Here are the 10 State of Green news articles that were read more than any others of our 100+ news stories published in 2020. One thing is clear: Stories about Danish ‘green islands’ are vastly popular among our readers!
In June, the Danish parliament agreed upon a revised climate action plan that will increase CO2 reductions by 1.4 million tonnes. Some of the initiatives in the agreement included the establishment of the world’s first energy islands, investments in Power-to-X and green restructuring of the industry.
In the beginning of the year, a new EU directive mapped out how drinking water quality and supply could improve across the EU. Denmark helped focus on water waste in the revised EU directive aimed at ensuring consumers healthy and clean drinking water.
On 26-28 February, a Saudi Arabian delegation visited Denmark with the purpose of gathering inspiration for the realisation of “Qiddiya”, an entertainment, sports and arts destination that will be built outside the capital Riyadh.
In 2020, many countries took big steps to reduce emissions. Sweden, Belgium and Austria were the first European countries to become coal free. Copenhagen joined the club of coal-free capitals in March 2020, and coal will be phased out from all Danish electricity and heat production by 2028.
In February, the Confederation of Danish Industry published a report, which showed how utilising linkages between sectors to best use renewable energy has a huge potential in the reduction of CO2 emissions. Digitised and energy efficient consumption, electrification and a comprehensive renewable energy system are all variables in the quest for huge CO2 reductions.
2020 was truly an electric year for Denmark. Denmark reduced the amount of CO2 pr. KWH to the lowest ever and a new report from the International Energy Agency highlighted Denmark as having the world’s lowest cost of electricity from wind energy.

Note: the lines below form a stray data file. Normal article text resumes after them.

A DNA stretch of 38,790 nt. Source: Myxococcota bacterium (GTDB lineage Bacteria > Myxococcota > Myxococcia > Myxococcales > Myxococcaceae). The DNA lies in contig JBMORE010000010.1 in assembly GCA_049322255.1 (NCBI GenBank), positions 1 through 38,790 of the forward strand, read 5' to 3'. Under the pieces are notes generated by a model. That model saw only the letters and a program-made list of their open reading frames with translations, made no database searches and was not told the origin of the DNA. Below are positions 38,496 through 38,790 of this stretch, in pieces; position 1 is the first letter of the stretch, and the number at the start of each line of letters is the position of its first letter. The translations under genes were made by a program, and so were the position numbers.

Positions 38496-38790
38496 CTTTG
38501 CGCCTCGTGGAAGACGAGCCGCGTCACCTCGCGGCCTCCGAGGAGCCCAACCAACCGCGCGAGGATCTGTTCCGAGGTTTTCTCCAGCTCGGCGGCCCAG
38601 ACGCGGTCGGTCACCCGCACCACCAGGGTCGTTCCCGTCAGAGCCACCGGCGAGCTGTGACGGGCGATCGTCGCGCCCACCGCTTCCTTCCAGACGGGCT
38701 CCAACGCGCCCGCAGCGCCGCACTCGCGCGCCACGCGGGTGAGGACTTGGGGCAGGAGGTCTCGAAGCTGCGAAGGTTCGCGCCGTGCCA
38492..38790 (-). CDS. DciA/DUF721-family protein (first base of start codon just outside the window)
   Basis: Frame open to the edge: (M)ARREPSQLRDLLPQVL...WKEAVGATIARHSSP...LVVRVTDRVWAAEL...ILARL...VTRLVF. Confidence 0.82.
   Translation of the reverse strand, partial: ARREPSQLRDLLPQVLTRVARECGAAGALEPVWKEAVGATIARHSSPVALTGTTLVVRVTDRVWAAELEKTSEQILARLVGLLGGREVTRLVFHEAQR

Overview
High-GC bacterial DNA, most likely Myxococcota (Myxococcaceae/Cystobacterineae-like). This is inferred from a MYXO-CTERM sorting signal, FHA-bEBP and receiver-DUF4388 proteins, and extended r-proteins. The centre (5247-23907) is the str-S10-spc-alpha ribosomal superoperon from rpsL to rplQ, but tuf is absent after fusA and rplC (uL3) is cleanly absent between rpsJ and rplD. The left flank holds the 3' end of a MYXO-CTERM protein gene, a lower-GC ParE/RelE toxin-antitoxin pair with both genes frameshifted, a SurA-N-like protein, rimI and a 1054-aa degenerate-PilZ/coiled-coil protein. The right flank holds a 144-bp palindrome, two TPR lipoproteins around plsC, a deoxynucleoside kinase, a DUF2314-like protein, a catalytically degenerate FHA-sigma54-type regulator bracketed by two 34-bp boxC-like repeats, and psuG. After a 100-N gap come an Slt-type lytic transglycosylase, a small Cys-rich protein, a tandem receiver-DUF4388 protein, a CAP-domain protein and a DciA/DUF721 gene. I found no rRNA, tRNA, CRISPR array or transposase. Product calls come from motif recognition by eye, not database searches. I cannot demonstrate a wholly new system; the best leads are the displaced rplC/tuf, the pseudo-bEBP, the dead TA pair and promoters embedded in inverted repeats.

A chemist employed at the University of Copenhagen, Denmark invented a cutting-edge green technology that uses CO2 to convert seawater into drinking water — within minutes. The desalination technology could replace electricity with CO2 and use it in survival gear and large-scale industrial plants in areas where people lack clean drinking water.
Data-optimised traffic lights, sensors on public waste bins, district heating and electric ferries. These were among some of the solutions to enhance cities’ liveability and sustainability, which were highlighted in State of Green’s updated smart city white paper published in 2020.
The Danish islands of Bornholm and Samsø secured top spots in an EU-wide sustainability competition in 2020. Their success was based on engaging all sectors of society in delivering a sustainable future and putting the community at the centre of the development.
10 Green energy islands, renovated buildings and climate-neutral waste: Danish government has a new climate action plan
Yet another ‘green island story’ caught the headlines at stateofgreen.com last year. The Danish government presented six main tracks in the mission to substantially lower Denmark’s CO2 emissions by 2030. Among the tracks was the creation of the first ‘energy islands’ in the world. The islands are planned to be established by 2030.